So on the outside we have a heavy-duty mining / industrial area. Then we go down a couple of elevators to reach an office-style research center with no offices or places for people to work. Then there’s a testing arena where they test landmines by blowing up pigs in an enclosed chamber. Then we have to descend a massive silo where people are doing biotech research. (How far underground are we by now?) Then we go down yet another elevator to the chamber where Victoria was being held. Then we go up a ladder to a wrestleman show.
Does this audience go through the research silo to get to the show? No? How did they get Victoria out of this lab without going past us? Did they drag her out through the arena? Isn’t this mine / office / lab in the middle of the desert? Is it next to a public place? How did the Patriot’s RV get into the area where he’s training?
The problem here is that it makes no damn sense to chain these environments together like this. In a world designed by a non-lunatic, each zone would be an isolated mission. However, then there would be no reason to visit the mine or the wrestleman show, since the only reason we visit those places is to get in and out of the lab.
A detail I didn’t notice until now: The Patriot RV is parked outside the hotel, meaning 47 must have crossed BACK through the arena to steal it?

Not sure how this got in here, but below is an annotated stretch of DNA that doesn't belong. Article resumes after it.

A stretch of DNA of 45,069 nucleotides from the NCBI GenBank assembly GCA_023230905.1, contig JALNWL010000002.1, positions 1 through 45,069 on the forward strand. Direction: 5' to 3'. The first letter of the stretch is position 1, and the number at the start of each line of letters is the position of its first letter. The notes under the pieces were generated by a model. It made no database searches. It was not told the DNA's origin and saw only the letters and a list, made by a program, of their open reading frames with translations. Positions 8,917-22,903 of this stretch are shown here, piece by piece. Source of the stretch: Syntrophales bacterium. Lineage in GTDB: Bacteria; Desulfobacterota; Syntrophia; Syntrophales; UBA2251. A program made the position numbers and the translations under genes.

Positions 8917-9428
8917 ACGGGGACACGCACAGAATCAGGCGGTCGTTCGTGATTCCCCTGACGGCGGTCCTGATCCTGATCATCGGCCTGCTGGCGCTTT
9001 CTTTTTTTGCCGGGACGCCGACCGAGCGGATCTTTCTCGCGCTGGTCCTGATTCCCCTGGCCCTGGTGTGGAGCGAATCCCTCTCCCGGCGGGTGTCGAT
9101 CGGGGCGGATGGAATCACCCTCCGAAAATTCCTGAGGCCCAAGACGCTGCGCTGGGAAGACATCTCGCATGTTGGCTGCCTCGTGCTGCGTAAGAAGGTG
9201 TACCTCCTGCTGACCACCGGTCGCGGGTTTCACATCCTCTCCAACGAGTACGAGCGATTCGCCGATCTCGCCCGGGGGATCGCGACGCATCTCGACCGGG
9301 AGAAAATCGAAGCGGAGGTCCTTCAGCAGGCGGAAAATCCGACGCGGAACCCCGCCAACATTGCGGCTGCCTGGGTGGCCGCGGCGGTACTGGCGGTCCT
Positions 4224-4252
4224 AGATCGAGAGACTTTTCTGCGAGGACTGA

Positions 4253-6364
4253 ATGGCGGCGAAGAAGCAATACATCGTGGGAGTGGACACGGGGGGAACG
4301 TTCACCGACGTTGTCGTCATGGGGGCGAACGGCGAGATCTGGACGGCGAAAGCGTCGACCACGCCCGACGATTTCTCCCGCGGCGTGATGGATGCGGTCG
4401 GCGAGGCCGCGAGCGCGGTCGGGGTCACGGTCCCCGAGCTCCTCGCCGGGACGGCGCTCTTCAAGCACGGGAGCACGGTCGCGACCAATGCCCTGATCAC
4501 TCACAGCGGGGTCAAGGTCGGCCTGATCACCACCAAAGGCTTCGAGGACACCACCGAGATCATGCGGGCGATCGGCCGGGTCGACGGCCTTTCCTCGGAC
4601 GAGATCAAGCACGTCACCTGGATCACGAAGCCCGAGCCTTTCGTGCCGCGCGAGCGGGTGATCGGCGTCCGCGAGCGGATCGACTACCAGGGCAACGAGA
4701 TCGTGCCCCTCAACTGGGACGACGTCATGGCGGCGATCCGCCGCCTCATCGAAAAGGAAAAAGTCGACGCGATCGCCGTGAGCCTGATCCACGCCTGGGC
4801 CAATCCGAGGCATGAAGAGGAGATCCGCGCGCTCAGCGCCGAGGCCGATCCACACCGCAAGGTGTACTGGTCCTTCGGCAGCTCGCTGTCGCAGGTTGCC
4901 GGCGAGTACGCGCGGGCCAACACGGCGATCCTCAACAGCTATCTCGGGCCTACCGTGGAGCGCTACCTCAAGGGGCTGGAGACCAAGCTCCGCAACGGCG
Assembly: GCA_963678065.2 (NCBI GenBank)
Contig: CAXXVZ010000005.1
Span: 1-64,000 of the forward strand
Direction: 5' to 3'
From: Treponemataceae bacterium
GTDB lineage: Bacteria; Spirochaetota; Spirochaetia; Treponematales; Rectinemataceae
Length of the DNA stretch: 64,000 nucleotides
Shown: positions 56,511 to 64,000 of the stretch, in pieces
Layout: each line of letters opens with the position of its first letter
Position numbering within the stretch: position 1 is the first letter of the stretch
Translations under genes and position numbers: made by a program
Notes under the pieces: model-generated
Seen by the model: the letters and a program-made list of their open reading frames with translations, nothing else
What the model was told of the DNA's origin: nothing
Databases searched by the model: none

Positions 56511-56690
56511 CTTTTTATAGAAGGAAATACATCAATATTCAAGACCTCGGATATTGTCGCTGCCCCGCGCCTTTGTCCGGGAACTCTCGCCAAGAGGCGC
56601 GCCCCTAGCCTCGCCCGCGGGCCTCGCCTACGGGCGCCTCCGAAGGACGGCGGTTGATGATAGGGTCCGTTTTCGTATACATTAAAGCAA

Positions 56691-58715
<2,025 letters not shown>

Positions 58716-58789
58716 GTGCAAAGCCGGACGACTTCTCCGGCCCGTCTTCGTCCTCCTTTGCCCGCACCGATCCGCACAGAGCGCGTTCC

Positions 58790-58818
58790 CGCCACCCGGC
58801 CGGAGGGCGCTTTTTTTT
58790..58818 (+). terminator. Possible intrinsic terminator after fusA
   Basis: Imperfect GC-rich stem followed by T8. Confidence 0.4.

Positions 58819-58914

Still, Mumbles is right. This part feels a little funny and self-aware. If they could have grasped that tone and ran with it they might have wound up with something that was fun and funny. It would probably still be offensive to long-time Hitman fans, but at least it would be able to stand on its own merits.
The Best of 2012
My picks for what was important, awesome, or worth talking about in 2012.
Final Fantasy X
A game about the ghost of an underwater football player who travels through time to save the world from a tick that controls kaiju satan. Really.
Shamus Plays LOTRO
As someone who loves Tolkein lore and despises silly MMO quests, this game left me deeply conflicted.
Zenimax vs. Facebook
This series explores the troubled history of VR and the strange lawsuit between Zenimax publishing and Facebook.
Batman: Arkham City
A look back at one of my favorite games. The gameplay was stellar, but the underlying story was clumsy and oddly constructed.